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Md. Official: Natural Gas 'Fracking' Should Be Reviewed

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Miners call it "fracking". It involves injecting pressurized, chemically treated water into the ground to loosen deposits of shale, releasing trapped natural gas.

Advocates say fracking is safe; opponents argue the practice contaminates water supplies. As it turns out, Western Maryland sits atop one of the U.S.'s richest natural gas fields, and there are two pending applications from companies that want to drill for gas there.

Robert Summers, Maryland's acting environment secretary, told a Senate committee Tuesday that he wants more federal oversight on fracking. He won’t green-light the drilling until he’s satisfied it can be can be done safely," he added.

"…It can disturb some of the naturally occurring materials, such as methane, within those various layers and it has caused problems in some areas," Summers said during his testimony.

The Maryland General Assembly, which adjourned this week, failed to pass a proposed two-year, industry-financed analysis of hydraulic fracturing. Meanwhile, the U.S. Environmental Protection Agency is studying the effects of the process.

NPR

Cult Survivor Documents 2 Decades Inside 'Holy Hell'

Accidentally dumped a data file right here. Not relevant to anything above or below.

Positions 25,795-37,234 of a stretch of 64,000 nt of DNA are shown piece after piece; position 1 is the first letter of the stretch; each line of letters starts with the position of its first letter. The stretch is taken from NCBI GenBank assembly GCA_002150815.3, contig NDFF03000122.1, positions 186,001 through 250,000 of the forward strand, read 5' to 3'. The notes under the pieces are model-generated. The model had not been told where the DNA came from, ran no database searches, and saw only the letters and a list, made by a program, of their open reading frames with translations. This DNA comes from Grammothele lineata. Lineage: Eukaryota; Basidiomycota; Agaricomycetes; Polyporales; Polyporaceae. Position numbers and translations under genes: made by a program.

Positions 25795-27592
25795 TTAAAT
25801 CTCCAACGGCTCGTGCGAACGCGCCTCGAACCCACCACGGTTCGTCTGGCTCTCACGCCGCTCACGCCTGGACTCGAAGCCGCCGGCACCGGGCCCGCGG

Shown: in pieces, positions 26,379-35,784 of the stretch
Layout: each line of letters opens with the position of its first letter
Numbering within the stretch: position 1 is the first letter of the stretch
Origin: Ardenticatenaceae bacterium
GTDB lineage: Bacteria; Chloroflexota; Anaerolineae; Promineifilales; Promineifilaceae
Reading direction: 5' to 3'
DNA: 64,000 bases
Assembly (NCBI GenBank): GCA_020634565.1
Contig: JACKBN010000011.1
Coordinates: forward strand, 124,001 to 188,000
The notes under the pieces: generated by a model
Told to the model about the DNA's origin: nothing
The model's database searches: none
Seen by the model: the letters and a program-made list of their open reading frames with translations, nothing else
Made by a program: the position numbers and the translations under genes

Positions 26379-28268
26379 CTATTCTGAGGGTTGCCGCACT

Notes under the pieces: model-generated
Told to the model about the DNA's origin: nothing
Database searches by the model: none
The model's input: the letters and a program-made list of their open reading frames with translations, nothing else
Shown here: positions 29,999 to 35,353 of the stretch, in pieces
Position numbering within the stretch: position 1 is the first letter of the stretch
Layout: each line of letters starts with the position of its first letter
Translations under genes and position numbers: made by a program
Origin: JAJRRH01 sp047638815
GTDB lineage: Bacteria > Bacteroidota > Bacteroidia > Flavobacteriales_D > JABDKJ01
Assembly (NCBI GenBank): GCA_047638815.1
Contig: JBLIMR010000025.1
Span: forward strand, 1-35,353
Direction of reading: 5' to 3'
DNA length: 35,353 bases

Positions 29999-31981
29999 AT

Will Allen directed the documentary Holy Hell, which depicts his experience as a videographer and member of The Buddhafield cult. Allen used his own footage, as well as his interviews with other former members, to make this documentary.
NPR

Evaporated Cane Juice? Puh-leeze. Just Call It Sugar, FDA Says

Companies cultivating a healthful image often list "evaporated cane juice" in their products' ingredients. But the FDA says it's really just sugar, and that's what food labels should call it.
WAMU 88.5

The Politics Hour - May 27, 2016

Congress votes to override DC's 2013 ballot initiative on budget autonomy. Virginia governor faces a federal investigation over international finance and lobbying rules. And DC, Maryland and Virginia move to create a Metro safety oversight panel.

NPR

After Departure Of Uber, Lyft In Austin, New Companies Enter The Void

Earlier this month, voters in Austin, Texas, rejected an effort to overturn the city's rules for ride-hailing companies. Uber and Lyft tried to prevent fingerprinting of their drivers, and now both have left town. A few other ride-share companies have popped up to help fill the void. NPR explores how people are getting around town without Uber and Lyft.

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